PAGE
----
Welcome! This guide offers selected resources on the history and culture of peoples of Africa and of other regions within the African Diaspora to support and enrich the learning experiences of our students. NEED MORE TO THIS INTRO/WELCOME. Special emphasis is on African Americans and Caribbeans.
LARGE PICTURE WILL GO HERE. COULD BE A CAROUSEL OF PHOTOS
The AADS program offers a baccalaureate degree in African and African Diaspora Studies. The program, established in 1976, has an interdisciplinary curriculum that examines the following: the interplay of culture, history, socioeconomic, and political forces shaping the experiences of the people of sub-Saharan Africa and its diaspora; the roles that Africans and their descendants have played in the creation of the United States and other New World projects; Africa’s historic relationship with the Mediterranean and Atlantic Worlds; and the ideas and experiences of race in the U.S. and the world and how they change over time and space. Coursework includes the study of history, literature, sociology, religion, geography, politics, and the arts. The program’s rigorous curriculum has prepared our graduates for success in many challenging careers and professional degrees programs in such fields as education, law, law enforcement, business, and the arts. The program’s philosophy is best articulated through its course offerings and its faculty research and publications.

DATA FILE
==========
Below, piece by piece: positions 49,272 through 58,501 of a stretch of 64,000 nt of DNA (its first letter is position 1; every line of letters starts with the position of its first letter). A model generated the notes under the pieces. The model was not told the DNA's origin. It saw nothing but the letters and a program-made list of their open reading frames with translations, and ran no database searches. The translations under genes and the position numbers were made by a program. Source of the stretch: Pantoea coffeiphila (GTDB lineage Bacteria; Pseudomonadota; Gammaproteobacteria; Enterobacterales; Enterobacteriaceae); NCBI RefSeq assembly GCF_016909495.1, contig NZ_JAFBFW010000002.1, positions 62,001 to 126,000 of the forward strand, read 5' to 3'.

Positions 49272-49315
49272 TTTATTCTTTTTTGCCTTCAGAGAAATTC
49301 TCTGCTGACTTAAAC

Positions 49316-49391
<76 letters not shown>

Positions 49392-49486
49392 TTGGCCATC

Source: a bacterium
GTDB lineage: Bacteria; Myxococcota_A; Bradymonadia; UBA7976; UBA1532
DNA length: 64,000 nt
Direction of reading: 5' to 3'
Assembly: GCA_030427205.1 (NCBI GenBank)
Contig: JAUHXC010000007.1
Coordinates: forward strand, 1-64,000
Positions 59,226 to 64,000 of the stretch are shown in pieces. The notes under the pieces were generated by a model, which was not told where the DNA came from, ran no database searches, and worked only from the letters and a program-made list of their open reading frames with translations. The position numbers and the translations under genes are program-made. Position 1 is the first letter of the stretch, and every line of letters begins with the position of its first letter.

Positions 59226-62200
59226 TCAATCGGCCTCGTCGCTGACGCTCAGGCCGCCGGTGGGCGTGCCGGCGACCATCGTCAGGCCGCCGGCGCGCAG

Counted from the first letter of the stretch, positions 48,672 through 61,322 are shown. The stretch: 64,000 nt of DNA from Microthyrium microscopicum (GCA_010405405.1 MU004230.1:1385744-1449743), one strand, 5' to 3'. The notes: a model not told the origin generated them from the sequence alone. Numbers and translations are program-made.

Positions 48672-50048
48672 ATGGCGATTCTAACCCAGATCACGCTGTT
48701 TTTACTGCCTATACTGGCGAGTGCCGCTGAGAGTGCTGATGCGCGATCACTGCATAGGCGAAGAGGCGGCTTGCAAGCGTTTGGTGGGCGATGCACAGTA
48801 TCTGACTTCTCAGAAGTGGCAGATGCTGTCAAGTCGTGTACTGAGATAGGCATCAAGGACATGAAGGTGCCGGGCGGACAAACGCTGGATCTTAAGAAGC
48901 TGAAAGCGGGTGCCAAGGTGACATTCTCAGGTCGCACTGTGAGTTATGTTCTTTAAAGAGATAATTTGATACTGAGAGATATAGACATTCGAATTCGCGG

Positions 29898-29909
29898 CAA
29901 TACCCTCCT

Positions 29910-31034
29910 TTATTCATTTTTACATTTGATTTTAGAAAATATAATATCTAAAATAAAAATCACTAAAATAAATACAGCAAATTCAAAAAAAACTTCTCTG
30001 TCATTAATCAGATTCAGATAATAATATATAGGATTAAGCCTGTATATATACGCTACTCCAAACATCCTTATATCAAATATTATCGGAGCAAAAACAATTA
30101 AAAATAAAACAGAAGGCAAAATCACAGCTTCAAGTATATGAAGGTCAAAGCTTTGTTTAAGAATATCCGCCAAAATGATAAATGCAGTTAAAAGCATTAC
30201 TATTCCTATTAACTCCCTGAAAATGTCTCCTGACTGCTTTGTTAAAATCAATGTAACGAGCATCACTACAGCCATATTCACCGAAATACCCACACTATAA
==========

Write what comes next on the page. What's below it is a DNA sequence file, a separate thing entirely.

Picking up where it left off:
Maria Rice Bellamy, Associate Professor of English and Director of the AADS Program
Jay Arena, Associate Professor of Sociology
Paul Archibald, Assistant Professor of Social Work
Emmanuel Mbah, Professor of History
Roshen Hendrickson, Associate Professor of Political Science & Global Affairs
Kai Krienke, Adjunct Assistant Professor of English
Ananya Mukherjea, Associate Professor of Sociology
Michael Paris, Associate Professor of Political Science & Global Affairs
Christopher Santiago, Lecturer, Sociology & Anthropology
Jonathan Sassi, Associate Professor of History
John Wing, Associate Professor of History
Joseph Williams, Adjunct Assistant Professor, Sociology & Anthropology